I guess in order to convince you that I know what I’m talking about, I should tell you who I am. What better post to do that than in my very first?
So, who the heck is this woman yammering about a premature baby and why is she qualified to do so? Well, reader, thank you for asking!
I am a first time momma to a precious preemie peanut, born almost 11 weeks before he was due. He came into the world via emergency c-section and stayed in the NICU for 52 days, but I’ll get into his birth story later on.
Now, 73 days after his birth (21 days after his homecoming, if you’re counting), I type this blog using an app on my iPad, sitting on my couch with said peanut in the crook of my arm and his minky blankie over us.
I don’t claim to be an expert in all things preemie, nor do I swear to be even a mediocre momma. As mentioned, I am a first time parent and I have absolutely no…clue…what I am doing. I guess really, all parents are clueless when they first start out, but the problem with being a parent to a preemie baby, is that the many mommy manuals out there tend to cater to “normal” mommies that had non-traumatic deliveries to term babies. I had a traumatic delivery to a premature baby, so the “What to Expect” books and cutesy baby development apps don’t pertain to me. So I get to learn as I go by trial and error (which is terrifying) and asking advice from other preemie mommies in the hopes that our stories are similar enough for their advice and suggestions to pertain to my situation.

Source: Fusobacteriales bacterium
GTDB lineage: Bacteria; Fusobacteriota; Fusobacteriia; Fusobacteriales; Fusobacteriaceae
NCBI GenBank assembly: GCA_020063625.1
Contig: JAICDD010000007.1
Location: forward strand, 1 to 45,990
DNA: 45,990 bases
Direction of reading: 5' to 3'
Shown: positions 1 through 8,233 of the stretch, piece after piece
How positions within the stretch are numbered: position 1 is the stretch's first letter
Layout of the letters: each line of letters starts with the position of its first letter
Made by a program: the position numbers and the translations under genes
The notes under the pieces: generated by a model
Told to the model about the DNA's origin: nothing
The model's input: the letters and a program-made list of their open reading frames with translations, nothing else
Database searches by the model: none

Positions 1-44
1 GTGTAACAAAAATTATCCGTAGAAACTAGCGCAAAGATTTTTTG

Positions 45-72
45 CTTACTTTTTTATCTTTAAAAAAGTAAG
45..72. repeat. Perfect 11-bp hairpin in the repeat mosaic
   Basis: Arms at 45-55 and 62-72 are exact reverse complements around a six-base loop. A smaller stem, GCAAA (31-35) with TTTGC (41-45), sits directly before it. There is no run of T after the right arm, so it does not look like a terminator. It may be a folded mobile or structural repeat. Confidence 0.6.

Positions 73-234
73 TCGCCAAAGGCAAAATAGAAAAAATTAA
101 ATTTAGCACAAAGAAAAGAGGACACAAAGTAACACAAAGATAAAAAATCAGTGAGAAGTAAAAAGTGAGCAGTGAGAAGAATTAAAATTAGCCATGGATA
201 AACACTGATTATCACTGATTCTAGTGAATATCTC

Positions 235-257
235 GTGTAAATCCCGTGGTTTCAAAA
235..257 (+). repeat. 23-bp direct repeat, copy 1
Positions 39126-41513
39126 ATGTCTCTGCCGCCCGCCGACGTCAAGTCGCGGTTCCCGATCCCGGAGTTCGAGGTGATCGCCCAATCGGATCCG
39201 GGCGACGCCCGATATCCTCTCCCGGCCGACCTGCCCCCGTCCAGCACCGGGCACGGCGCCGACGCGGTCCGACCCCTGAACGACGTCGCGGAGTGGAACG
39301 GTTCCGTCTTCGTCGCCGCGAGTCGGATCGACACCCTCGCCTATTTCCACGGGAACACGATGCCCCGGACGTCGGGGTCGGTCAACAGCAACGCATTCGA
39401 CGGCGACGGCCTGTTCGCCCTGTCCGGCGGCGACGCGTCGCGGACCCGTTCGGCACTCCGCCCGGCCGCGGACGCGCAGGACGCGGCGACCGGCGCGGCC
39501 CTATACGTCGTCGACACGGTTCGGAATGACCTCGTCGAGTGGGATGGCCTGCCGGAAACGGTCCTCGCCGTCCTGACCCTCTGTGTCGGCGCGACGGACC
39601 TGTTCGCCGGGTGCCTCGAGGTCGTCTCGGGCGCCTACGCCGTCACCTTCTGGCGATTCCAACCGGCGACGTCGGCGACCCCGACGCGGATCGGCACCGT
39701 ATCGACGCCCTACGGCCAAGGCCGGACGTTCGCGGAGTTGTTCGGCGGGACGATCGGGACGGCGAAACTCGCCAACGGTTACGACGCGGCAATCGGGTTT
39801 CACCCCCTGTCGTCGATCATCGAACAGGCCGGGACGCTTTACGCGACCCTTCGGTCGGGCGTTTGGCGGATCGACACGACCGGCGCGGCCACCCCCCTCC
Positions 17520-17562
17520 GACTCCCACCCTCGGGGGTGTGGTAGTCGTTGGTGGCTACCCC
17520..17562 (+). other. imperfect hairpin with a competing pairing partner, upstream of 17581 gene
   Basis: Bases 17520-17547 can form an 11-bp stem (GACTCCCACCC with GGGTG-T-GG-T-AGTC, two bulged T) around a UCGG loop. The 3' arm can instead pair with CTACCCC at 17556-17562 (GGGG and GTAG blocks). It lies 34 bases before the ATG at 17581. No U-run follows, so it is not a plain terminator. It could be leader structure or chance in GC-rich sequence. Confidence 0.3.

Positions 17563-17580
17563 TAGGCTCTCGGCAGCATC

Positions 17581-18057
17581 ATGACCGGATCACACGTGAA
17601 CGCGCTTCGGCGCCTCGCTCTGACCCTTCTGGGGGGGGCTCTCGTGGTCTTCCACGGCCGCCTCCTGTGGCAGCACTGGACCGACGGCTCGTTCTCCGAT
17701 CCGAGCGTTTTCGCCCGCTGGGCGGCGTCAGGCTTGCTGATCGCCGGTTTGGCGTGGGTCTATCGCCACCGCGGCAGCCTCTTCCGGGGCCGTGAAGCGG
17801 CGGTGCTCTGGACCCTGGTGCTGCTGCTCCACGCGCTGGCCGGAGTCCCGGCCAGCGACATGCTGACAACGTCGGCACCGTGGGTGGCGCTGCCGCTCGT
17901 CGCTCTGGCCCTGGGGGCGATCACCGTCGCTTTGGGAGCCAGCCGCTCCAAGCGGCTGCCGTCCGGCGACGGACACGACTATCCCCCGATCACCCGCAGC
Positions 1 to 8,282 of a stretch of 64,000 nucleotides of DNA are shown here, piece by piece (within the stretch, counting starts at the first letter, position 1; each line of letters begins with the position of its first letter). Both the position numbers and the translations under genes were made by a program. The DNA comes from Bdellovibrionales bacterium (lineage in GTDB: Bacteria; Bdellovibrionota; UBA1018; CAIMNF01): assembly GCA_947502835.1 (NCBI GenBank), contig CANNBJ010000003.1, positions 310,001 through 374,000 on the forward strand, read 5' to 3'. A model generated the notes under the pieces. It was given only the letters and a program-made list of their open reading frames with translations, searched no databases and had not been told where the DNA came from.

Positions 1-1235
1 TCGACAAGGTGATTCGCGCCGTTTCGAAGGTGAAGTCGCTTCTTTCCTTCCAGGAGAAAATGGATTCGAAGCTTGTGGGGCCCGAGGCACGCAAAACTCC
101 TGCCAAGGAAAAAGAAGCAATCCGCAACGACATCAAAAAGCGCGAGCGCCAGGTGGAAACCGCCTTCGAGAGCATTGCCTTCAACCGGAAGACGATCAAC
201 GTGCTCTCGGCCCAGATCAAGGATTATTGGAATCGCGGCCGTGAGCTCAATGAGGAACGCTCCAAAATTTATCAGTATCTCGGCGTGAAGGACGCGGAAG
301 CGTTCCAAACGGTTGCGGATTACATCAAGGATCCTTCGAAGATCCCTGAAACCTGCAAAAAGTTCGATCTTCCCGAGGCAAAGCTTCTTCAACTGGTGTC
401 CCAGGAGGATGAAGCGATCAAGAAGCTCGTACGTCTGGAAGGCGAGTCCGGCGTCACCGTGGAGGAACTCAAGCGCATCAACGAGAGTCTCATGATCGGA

I don’t claim to be all knowing in the realm of preterm deliveries, but I do want to help other parents that have experienced the terror of not knowing if your baby will leave the hospital after he was born, because he came too early. I do want to show my support for the parents that had to leave their hearts behind at the NICU every night when they had to leave and go home to sleep, while their babies were left in the hands of medical professionals, and not their own. I want to virtually hug the parents who had to ask a stranger for permission to just touch their babies through the porthole of an isolate bed, and sometimes be told “no”.
I have been there. I feel your pain. I’ve cried those tears. I’ve felt your grief.
You may feel alone in this, that nobody could possibly understand your pain. You may cry as your friends and family post maternity pictures like the ones you never got to take, as they invite you to baby showers like the one you didn’t get to have, as they complain about the aching back and swollen feet you didn’t get to experience. You’re not alone. I’ve cried about those losses too, and still do.
So read with me, cry with me, mourn with me, learn with me.
Stay with me and follow along in my journey as a parent to a preemie. Experience this whirlwind with me, and know that you’re not alone.
(Featured photo taken by the lovely Grace Farnan.)